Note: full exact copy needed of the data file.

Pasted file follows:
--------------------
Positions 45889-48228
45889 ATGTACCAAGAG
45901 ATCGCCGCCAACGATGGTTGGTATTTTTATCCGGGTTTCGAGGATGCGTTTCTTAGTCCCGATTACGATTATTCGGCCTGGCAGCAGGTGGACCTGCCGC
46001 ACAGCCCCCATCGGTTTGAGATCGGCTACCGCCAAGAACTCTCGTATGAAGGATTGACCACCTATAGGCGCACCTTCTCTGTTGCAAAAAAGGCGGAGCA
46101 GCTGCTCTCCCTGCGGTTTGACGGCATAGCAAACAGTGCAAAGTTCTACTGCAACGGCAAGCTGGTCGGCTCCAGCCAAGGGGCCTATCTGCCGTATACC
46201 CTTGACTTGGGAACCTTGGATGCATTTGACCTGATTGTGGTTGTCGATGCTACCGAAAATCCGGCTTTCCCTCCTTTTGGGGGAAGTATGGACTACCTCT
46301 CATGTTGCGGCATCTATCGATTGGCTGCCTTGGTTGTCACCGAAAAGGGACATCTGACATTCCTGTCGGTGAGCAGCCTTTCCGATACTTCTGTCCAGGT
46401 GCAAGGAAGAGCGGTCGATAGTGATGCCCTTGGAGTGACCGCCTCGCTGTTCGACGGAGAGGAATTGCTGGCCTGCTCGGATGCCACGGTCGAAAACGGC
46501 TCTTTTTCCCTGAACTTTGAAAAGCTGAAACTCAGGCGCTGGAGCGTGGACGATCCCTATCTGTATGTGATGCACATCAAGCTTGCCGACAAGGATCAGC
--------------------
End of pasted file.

Positions 45889-48228
45889 ATGTACCAAGAG
45901 ATCGCCGCCAACGATGGTTGGTATTTTTATCCGGGTTTCGAGGATGCGTTTCTTAGTCCCGATTACGATTATTCGGCCTGGCAGCAGGTGGACCTGCCGC
46001 ACAGCCCCCATCGGTTTGAGATCGGCTACCGCCAAGAACTCTCGTATGAAGGATTGACCACCTATAGGCGCACCTTCTCTGTTGCAAAAAAGGCGGAGCA
46101 GCTGCTCTCCCTGCGGTTTGACGGCATAGCAAACAGTGCAAAGTTCTACTGCAACGGCAAGCTGGTCGGCTCCAGCCAAGGGGCCTATCTGCCGTATACC
46201 CTTGACTTGGGAACCTTGGATGCATTTGACCTGATTGTGGTTGTCGATGCTACCGAAAATCCGGCTTTCCCTCCTTTTGGGGGAAGTATGGACTACCTCT
46301 CATGTTGCGGCATCTATCGATTGGCTGCCTTGGTTGTCACCGAAAAGGGACATCTGACATTCCTGTCGGTGAGCAGCCTTTCCGATACTTCTGTCCAGGT
46401 GCAAGGAAGAGCGGTCGATAGTGATGCCCTTGGAGTGACCGCCTCGCTGTTCGACGGAGAGGAATTGCTGGCCTGCTCGGATGCCACGGTCGAAAACGGC
46501 TCTTTTTCCCTGAACTTTGAAAAGCTGAAACTCAGGCGCTGGAGCGTGGACGATCCCTATCTGTATGTGATGCACATCAAGCTTGCCGACAAGGATCAGC